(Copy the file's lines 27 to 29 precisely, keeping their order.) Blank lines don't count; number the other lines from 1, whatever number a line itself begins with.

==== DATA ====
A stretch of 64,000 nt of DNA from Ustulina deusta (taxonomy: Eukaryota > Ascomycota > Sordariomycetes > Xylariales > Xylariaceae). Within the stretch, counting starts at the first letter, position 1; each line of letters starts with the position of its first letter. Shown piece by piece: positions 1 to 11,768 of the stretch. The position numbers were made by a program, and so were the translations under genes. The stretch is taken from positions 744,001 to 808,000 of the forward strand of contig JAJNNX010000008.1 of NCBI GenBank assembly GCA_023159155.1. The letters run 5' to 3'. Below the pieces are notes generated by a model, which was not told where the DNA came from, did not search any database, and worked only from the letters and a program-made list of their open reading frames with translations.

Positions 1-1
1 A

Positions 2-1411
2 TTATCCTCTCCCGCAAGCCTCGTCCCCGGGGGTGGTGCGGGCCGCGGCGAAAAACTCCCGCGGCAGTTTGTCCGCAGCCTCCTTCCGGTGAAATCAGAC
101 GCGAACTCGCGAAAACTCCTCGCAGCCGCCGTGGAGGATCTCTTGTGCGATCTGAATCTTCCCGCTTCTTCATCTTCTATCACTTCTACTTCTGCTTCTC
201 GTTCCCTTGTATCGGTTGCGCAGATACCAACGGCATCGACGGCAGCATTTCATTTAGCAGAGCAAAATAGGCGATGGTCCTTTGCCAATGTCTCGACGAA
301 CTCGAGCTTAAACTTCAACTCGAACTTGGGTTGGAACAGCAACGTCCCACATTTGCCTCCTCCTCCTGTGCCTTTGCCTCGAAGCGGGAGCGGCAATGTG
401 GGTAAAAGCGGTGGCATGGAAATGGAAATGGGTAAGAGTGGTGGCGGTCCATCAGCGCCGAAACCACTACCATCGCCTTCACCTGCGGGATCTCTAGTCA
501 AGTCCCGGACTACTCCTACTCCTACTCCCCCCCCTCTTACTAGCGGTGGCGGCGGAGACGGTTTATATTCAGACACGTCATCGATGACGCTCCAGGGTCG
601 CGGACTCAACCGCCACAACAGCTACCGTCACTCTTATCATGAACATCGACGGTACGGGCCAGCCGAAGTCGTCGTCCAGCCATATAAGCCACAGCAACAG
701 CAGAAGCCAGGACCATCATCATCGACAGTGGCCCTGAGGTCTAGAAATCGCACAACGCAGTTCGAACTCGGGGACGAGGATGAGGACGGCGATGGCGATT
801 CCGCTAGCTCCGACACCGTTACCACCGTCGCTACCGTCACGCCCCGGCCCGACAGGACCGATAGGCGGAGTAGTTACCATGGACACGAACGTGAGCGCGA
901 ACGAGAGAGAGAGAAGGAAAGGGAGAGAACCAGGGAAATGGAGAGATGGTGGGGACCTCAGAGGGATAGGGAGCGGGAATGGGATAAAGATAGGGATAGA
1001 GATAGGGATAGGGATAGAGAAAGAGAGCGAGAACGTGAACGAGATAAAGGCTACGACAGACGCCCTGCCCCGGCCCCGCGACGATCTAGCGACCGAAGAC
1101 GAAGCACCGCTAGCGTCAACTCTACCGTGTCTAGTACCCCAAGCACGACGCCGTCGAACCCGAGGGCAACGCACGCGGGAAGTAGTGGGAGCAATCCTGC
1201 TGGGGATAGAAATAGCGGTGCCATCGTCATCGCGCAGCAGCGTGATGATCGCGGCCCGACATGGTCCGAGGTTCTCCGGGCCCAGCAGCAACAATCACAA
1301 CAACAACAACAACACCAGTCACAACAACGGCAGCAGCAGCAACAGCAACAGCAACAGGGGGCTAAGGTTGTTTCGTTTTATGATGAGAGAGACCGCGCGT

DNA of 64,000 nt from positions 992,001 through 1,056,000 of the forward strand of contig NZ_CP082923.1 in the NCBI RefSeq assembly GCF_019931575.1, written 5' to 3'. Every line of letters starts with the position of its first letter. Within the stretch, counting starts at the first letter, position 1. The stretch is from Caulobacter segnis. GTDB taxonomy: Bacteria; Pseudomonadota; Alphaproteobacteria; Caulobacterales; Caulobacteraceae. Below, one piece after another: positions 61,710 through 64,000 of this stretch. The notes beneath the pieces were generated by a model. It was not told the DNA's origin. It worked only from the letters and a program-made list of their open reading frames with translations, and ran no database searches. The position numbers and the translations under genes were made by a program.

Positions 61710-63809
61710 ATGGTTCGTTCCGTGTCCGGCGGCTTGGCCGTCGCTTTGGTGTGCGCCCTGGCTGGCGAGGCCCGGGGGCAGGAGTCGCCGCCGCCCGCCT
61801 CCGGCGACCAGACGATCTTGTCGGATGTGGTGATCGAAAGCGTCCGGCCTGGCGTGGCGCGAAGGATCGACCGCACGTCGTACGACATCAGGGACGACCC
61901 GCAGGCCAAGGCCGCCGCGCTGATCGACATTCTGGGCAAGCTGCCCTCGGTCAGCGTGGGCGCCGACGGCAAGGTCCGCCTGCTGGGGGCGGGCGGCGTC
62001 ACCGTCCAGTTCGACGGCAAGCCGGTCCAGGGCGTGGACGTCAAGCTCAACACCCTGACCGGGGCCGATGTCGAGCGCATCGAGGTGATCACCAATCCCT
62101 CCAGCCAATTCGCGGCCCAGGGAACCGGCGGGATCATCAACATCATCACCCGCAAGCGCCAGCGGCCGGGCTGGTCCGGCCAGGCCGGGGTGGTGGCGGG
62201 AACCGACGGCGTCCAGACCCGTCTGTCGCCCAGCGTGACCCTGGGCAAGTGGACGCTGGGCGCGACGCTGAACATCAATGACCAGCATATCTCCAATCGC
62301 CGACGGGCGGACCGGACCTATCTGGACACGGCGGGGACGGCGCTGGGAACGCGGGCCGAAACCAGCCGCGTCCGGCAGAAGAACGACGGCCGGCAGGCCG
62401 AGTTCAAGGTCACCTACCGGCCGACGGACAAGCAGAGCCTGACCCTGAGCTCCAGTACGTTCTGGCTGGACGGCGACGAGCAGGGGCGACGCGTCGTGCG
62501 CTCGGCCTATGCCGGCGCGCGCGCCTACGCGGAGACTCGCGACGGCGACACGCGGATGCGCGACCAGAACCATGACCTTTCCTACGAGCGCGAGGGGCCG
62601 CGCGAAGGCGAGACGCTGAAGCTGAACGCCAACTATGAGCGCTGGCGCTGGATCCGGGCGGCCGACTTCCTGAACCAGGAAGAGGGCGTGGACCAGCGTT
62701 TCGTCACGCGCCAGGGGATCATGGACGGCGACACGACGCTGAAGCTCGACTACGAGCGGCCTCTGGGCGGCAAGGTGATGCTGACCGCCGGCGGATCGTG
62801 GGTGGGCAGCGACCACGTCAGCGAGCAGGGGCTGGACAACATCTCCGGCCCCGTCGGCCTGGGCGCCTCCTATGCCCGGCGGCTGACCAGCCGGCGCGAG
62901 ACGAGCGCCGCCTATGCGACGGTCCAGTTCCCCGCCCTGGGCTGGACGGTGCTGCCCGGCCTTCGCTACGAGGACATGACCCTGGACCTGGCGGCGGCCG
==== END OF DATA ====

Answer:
62301 CGACGGGCGGACCGGACCTATCTGGACACGGCGGGGACGGCGCTGGGAACGCGGGCCGAAACCAGCCGCGTCCGGCAGAAGAACGACGGCCGGCAGGCCG
62401 AGTTCAAGGTCACCTACCGGCCGACGGACAAGCAGAGCCTGACCCTGAGCTCCAGTACGTTCTGGCTGGACGGCGACGAGCAGGGGCGACGCGTCGTGCG
62501 CTCGGCCTATGCCGGCGCGCGCGCCTACGCGGAGACTCGCGACGGCGACACGCGGATGCGCGACCAGAACCATGACCTTTCCTACGAGCGCGAGGGGCCG